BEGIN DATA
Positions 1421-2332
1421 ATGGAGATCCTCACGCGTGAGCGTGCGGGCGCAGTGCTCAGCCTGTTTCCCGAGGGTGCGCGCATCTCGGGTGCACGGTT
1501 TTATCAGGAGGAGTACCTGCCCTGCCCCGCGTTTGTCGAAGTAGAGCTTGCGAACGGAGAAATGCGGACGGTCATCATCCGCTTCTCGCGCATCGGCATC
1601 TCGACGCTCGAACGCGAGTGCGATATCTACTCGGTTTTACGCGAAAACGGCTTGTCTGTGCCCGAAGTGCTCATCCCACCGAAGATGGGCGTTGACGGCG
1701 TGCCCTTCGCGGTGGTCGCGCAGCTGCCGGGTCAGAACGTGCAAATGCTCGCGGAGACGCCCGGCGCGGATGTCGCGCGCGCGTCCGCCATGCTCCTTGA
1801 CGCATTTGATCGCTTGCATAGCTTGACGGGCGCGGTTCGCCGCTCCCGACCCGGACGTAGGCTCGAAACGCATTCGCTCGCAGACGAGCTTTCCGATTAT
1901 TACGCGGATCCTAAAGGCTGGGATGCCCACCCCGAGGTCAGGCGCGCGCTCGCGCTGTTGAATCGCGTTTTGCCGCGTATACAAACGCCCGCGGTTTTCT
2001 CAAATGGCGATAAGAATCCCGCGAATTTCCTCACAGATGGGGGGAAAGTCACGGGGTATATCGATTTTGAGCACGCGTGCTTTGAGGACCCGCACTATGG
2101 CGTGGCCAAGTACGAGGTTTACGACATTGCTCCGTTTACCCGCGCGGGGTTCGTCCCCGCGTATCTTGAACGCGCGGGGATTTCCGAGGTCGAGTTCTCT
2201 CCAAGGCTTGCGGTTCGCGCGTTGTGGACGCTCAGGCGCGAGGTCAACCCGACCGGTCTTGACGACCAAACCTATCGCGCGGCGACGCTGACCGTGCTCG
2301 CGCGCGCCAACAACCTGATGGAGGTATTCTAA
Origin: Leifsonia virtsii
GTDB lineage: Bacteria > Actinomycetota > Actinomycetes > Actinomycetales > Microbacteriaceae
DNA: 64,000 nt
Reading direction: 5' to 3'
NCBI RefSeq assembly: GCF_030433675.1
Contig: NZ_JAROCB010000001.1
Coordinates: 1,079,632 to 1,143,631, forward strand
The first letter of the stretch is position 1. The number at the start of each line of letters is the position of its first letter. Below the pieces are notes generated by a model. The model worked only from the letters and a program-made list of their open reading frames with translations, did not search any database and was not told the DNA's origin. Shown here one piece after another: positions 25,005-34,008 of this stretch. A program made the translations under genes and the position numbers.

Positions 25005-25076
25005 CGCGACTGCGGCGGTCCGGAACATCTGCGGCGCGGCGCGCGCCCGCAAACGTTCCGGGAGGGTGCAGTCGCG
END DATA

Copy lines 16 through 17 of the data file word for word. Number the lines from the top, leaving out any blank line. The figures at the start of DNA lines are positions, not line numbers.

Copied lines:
NCBI RefSeq assembly: GCF_030433675.1
Contig: NZ_JAROCB010000001.1